In the mouth of the Tyrannosaurus rex sat up to 23 centimeters long, saw blade-like teeth, which were extremely stable and with which he could easily cut bones, tendons and muscles. Even teenagers tyrannosaur already had these stable teeth, which are only found in the Komodo dragons in today’s wildlife (see news from July 2015).

His neck was short and muscular. The cervical muscles allowed him to move his head back and forth with a lot of force or to pull back quickly, thus tearing his prey with strong head movements (see news from May 2013).

Overall was Tyrannosaurus rex built quite solidly, although its bones – like all Coelurosaurs – were hollow. (Because of its massive shape, it was long considered a carnosaur, but new knowledge required reclassification, so that it is now classified among the coelurosaurs.)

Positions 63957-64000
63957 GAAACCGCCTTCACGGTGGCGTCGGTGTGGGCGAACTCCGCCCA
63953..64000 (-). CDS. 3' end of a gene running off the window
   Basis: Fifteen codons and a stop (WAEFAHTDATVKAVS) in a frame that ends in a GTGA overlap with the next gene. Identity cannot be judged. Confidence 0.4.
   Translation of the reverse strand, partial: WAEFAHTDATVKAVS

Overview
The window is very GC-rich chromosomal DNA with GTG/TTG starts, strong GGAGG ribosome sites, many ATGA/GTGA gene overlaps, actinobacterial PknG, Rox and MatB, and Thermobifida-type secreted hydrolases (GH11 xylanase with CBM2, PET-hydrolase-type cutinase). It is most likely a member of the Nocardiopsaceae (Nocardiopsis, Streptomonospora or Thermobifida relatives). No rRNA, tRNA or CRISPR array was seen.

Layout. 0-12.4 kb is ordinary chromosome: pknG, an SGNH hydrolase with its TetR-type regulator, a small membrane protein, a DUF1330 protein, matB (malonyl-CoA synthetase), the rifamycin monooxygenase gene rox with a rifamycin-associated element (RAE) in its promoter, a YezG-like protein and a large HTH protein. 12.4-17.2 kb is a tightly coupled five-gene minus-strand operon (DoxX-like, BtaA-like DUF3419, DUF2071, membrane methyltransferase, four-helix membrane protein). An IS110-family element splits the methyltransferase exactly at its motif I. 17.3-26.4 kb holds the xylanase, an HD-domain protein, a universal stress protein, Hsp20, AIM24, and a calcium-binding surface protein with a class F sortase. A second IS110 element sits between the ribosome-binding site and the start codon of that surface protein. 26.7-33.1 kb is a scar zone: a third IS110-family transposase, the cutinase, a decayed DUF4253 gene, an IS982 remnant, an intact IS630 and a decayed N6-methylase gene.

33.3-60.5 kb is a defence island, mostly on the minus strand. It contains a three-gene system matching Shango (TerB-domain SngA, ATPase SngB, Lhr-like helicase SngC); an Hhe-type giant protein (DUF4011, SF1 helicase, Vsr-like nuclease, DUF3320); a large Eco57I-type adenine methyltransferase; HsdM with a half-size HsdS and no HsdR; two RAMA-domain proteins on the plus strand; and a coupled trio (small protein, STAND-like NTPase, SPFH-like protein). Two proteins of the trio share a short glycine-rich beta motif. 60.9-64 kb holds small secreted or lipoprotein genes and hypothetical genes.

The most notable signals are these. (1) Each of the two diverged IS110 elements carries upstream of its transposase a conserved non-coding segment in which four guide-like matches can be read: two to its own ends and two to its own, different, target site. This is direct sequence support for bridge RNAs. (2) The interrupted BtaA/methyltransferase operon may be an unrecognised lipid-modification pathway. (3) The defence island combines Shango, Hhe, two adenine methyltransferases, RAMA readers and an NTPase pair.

Biped runner with big feet

Tyrannosaurus rex ran on two powerful legs, the upper body leaning forward. His tail was used to keep his balance. He left footprints 46 centimeters long. However, there are different, sometimes contradictory, views in science about which pace he was able to achieve during the race:

Sprinter or rather leisurely runner?

Horner, one of the better known paleontologists of our time, believes that he has discovered evidence in the anatomy of the legs that Tyrannosaurus rex could cover long distances leisurely, but could not chase after fleeing prey. (see news from September 2001). Footprints in Oxfordshire appear to contradict this. Here a large theropode has left its footprints at a running speed of around 30 kilometers per hour. However, it is not clear whether this trail is actually from one Tyrannosaurus comes from, or whether a Megalosaurus left her. (see message from Jan. 2002).